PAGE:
A new study spotlights the use of an experimental drug, Ocrelizumab, as a potential treatment for multiple sclerosis (MS). The clinical trial, in Phase 2, included 220 MS patients. Researchers at the University of California, San Francisco (UCSF) Medical Center, Calif, worked in collaboration with hospitals in the United States, Canada, and Europe.

Participants involved in the clinical trial had relapsing-remitting MS. The patients were randomly placed into four groups, two groups received injections of the monoclonal antibody Ocrelizumab at two different doses. The third group received the standard MS drug interferon-beta and a placebo was given to the fourth “control” group.

The study reports that doctors gauged the effectiveness of the treatments by performing month magnetic resonance imaging (MRI) brain scans of the patients and counting the number of inflamed lesions. The severity and frequency of neurological “attacks” resulting in loss of vision, in coordination, weakness, and numbness, were also compared.

The trial’s results indicated that patients treated with Ocrelizumab fared better and exhibited fewer signs of the disease than those who received the standard treatment or the placebo. The study says that Ocrelizumab led to an 89% reduction in the formation of brain lesions and reduced the number of new MS attacks over 24 weeks. Results also suggest that during the short-tem study, the drug interferon performed no better than the placebo.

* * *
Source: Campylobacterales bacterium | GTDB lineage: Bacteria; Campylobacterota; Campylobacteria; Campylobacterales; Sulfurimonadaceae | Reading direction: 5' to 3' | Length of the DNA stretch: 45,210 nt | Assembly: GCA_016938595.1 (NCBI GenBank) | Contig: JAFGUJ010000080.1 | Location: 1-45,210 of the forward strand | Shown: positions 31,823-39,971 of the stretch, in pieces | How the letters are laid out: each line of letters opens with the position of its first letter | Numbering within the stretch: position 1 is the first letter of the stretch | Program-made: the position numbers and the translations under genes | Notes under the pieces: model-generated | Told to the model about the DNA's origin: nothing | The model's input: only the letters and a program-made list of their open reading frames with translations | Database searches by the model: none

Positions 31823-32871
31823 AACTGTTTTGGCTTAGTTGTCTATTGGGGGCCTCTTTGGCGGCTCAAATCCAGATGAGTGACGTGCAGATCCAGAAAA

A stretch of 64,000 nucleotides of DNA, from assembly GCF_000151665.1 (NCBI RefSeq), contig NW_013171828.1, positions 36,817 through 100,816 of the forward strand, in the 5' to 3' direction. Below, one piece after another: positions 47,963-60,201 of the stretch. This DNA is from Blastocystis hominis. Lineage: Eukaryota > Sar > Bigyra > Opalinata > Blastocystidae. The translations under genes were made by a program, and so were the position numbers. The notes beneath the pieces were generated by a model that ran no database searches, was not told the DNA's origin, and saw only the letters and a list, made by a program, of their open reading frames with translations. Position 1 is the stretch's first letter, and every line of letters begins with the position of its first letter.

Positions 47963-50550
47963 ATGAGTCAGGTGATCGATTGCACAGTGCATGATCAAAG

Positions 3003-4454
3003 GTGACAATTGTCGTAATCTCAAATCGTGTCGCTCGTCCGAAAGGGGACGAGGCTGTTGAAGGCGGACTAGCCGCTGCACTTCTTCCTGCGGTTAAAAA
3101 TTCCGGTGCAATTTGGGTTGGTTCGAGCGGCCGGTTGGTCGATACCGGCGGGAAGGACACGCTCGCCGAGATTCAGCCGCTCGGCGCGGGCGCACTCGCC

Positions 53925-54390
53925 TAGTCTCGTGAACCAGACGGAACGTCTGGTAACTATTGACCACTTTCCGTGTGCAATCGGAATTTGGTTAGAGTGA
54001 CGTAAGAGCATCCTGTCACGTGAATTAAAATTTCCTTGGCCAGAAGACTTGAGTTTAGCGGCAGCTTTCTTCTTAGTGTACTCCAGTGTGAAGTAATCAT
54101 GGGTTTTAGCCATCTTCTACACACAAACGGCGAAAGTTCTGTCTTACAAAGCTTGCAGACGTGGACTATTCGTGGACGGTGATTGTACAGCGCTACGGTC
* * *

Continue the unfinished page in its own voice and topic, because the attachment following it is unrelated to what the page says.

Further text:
Stephen Hauser, MD, the Robert A. Fishman Distinguished professor and chair of the department of neurology at UCSF, led the study and says of the trial results, “The prospect of an extremely effective therapy for MS that can be safely administered at 6-month intervals could represent a major step forward, if the safety profile and benefits are sustained over longer periods of use.”

Serious adverse effects were reported at 24 weeks in 4% of the placebo patients and interferon patients, and 6% of the patients taking 600 mg and 2000 mg of Ocrelizumab.

Hauser reiterates that the next step in the Phase 3 of the trial will be to determine if the drug’s effect and positive safety profile can be sustained over time. 

Hauser adds that B cells in the immune system appear to induce T cells, the cells deemed in the past as the “smoking gun” of the disease. Hauser explains that while the mechanism is unclear, the Phase 2 trial exhibited a reaction in which if B cells are blocked, there may be the possibility of stopping the T cells as well. Hauser says the trial has validated this concept and “Transformed our understanding of what we needed to do to develop more selective and effective therapy for MS.”

The study was recently published in the journal Lancet.

Source: UC San Francisco